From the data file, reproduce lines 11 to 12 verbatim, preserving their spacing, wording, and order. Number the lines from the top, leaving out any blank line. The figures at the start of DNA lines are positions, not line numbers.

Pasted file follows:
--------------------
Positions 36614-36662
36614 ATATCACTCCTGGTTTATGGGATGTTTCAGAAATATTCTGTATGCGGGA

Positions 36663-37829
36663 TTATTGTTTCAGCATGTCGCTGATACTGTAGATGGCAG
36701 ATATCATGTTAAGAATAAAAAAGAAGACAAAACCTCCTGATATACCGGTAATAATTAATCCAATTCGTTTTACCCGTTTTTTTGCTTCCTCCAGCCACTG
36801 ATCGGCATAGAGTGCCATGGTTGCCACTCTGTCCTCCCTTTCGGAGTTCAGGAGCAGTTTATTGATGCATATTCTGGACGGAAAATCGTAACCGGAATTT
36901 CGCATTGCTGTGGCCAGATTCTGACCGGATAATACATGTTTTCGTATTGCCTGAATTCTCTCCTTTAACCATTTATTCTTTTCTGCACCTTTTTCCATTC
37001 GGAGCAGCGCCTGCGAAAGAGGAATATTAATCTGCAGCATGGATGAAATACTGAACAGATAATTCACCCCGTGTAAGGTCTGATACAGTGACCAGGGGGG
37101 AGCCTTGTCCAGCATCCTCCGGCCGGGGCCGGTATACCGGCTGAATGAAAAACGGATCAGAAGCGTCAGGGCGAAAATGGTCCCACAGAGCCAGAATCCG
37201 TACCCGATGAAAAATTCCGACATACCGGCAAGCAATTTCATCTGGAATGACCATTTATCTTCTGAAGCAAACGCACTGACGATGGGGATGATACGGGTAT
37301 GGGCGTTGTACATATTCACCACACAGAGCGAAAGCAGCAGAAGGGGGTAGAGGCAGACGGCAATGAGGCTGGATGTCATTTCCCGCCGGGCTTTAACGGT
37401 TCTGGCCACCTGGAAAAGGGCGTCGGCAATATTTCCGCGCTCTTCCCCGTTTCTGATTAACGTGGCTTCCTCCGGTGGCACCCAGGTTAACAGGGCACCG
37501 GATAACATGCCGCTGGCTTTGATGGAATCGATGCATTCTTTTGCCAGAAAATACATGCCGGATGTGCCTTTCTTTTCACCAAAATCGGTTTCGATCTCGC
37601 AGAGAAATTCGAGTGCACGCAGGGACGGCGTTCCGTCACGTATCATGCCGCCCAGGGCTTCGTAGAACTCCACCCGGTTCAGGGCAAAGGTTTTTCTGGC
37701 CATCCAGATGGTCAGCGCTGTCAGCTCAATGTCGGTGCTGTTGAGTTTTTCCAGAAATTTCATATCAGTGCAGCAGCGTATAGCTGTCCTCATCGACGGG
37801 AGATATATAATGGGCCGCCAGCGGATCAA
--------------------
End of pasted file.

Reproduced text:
37301 GGGCGTTGTACATATTCACCACACAGAGCGAAAGCAGCAGAAGGGGGTAGAGGCAGACGGCAATGAGGCTGGATGTCATTTCCCGCCGGGCTTTAACGGT
37401 TCTGGCCACCTGGAAAAGGGCGTCGGCAATATTTCCGCGCTCTTCCCCGTTTCTGATTAACGTGGCTTCCTCCGGTGGCACCCAGGTTAACAGGGCACCG